We all have choices. We can be what God wants us to be, what He calls us to be, or …

Pilate had a choice here, didn’t he? He had the earthly power and authority to release Christ. And he did make an attempt. As a part of his attempt to release Jesus he had him scourged and then presented him to the people. “Behold your king!” I’ve always thought that by doing this Pilate was either trying to stir the crowd to pity Jesus or make Christ look a laughingstock. Either way, through the tears or the laughter of the crowd, Pilate probably thought he could talk the people into relenting. I’m sure there are as many “what-if” scenarios out there regarding this as there are believers who’ve ever given the matter any thought. But its what Pilate did that really counts, isn’t it? He had Jesus scourged. His intentions were good, or seem to be good. He WAS trying to release Jesus. But was having him scourged the right way to go about it?

Every day we are faced with choices. Sometimes, probably most of the time, it can be so easy to go along with the world. We might even make an excuse for worldly actions that sounds righteous. “I’ll go along with this, its no big thing. Maybe, if I do this, it’ll help people realize that Christianity and being Christian isn’t all stuffy and uptight.” Sometimes going along with the world can even be given an evangelistic flair. Bluntly, there seems to be a lot of this going around. But the faith still gets compromised, and that’s just one more way to scourge Jesus.

What we do is up to us. We can act like the kings and priests we are, which is what Jesus did, or we can follow along after the other guy like Pilate did.

“And hast made us to our God a kingdom and priests, and we shall reign on the earth.” Revelation 5:1, Douay-Rheims.

Just a thought … “By their fruits you shall know them. Do men gather grapes of thorns, or figs of thistles?” Matthew 7:16. And having said that … Today I go see the oncologist for my regular blood work and checkup. I’d appreciate prayers, please, for my continued remission. Thank you. 🙂

Oh, Those Soft Little Scourges

A Rosary Meditation: The Second Sorrowful Mystery, the Scourging. “They bound Jesus and delivered him to Pilate. And Pilate asked him, ‘Art thou the king of the Jews?’ ” Mark 15:1-2.

Simple question, wasn’t it? You’d think that the answer would be just as simple. Yes or no. That’s not complicated, is it? But in this case, well, things aren’t as simple as they look. Yes, Jesus certainly was king of the Jews. But a real answer would’ve included much more than the expected yes or no. Because his kingship involved his being THE prophet Israel had so long waited for. And the longed for Messiah. And a priest, high priest, after the order of Melchizedek. And the ultimate sacrifice for sin. Not to mention his being the Creator of the universe.

Have you ever had someone ask you a loaded question? Ever had someone ask something like, “Why do Catholics … ?” And after you answer their question a sort of verbal scourging starts. After the answer, which normally isn’t listened to because the other person is to intent on thinking about what they’re going to tell you if you’d just shut up, the next thing you hear is usually, “Well, I think … ” And they proceed to set you straight. After all, they have several decades (sometimes) of thought without real study under their belt. You’ve got nothing much. Just God’s Church indwelt by the Holy Spirit, 2,000 years worth of the magisterium  being lead by the Holy Spirit, numerous Church councils lead by the Holy Spirit, and Papal Infallibility as a result of God’s Holy Spirit. When this sort of thing happens I want to interrupt and apologize. “Oh, I apologize. I thought your question was an honest one. I didn’t realize you only wanted an opportunity to tell me what you think. I guess I should’ve asked.” And with a raised eyebrow as punctuation right at the end for emphasis. Now, there are definitely times to speak out loudly. But often as not its best to just smile and not say what your thinking. Which is the better of the two responses. Honestly I try not to say the above lines. But, oh, I want to. I think that some of the teeth I’ve lost I lost due to gritting them. So I try to smile. Smiles rarely alienate. But for something that takes so few facial muscles, boy, they can be hard to muster.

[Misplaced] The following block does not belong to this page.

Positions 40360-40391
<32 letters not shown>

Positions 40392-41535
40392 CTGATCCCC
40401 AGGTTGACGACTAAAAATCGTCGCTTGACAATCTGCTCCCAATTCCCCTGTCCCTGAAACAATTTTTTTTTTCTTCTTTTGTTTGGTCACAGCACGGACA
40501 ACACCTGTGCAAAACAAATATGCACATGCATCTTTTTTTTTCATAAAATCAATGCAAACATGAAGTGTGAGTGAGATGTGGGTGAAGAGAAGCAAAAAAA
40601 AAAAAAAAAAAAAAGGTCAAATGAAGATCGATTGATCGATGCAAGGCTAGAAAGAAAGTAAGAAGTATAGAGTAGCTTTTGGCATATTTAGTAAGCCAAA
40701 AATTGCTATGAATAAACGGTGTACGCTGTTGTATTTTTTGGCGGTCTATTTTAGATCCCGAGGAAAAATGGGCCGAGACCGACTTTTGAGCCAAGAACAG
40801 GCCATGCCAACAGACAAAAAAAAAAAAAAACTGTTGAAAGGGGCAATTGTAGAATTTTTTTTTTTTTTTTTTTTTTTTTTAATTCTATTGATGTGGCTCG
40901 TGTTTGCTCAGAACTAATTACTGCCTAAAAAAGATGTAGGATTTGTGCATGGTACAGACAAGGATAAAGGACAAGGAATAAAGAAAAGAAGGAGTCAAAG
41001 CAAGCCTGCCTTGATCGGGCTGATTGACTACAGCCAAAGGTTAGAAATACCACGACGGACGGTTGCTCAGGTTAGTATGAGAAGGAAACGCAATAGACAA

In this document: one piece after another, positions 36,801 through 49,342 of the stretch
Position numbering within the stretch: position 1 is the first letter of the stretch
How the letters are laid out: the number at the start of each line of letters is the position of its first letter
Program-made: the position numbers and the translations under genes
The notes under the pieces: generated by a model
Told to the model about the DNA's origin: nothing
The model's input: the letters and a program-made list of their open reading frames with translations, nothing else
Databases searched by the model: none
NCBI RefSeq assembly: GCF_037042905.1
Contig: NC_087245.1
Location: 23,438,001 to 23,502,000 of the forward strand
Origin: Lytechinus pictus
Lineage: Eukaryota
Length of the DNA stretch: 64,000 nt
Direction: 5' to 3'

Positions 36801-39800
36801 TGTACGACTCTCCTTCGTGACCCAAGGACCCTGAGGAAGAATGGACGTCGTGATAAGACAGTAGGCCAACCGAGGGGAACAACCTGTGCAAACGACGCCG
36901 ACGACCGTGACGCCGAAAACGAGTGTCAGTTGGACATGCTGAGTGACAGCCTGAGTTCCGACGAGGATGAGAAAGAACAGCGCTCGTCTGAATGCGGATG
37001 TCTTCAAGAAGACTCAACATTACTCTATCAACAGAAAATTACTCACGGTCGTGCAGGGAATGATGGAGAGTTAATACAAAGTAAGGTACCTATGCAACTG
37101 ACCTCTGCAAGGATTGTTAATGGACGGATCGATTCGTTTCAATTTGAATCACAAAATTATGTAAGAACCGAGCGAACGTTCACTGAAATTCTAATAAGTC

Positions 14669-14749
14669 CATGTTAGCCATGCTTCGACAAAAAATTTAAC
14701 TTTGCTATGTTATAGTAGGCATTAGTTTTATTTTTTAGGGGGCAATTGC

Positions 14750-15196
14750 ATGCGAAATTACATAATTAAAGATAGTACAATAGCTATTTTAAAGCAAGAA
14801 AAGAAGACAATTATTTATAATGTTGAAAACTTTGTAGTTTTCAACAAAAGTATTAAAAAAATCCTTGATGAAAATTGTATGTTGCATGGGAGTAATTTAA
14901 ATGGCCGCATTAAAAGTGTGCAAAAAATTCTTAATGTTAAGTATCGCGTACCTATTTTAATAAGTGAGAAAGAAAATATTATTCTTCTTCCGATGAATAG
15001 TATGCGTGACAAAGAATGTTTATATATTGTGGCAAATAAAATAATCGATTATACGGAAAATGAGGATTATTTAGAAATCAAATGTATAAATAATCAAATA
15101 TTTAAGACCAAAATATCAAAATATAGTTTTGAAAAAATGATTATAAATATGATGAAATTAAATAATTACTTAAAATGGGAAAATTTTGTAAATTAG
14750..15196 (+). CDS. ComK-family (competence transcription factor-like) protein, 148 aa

The above is just meant to be an illustration taken from everyday life. One that lots of us have probably suffered through. There are others just as apt. Of course listening to someone who really doesn’t know what they’re talking about and what happened to Jesus after Pilates question don’t come anywhere close to being comparable. But the comparison makes a point. Scourges come in various shapes and sizes. Some are only four or five inches long and soft.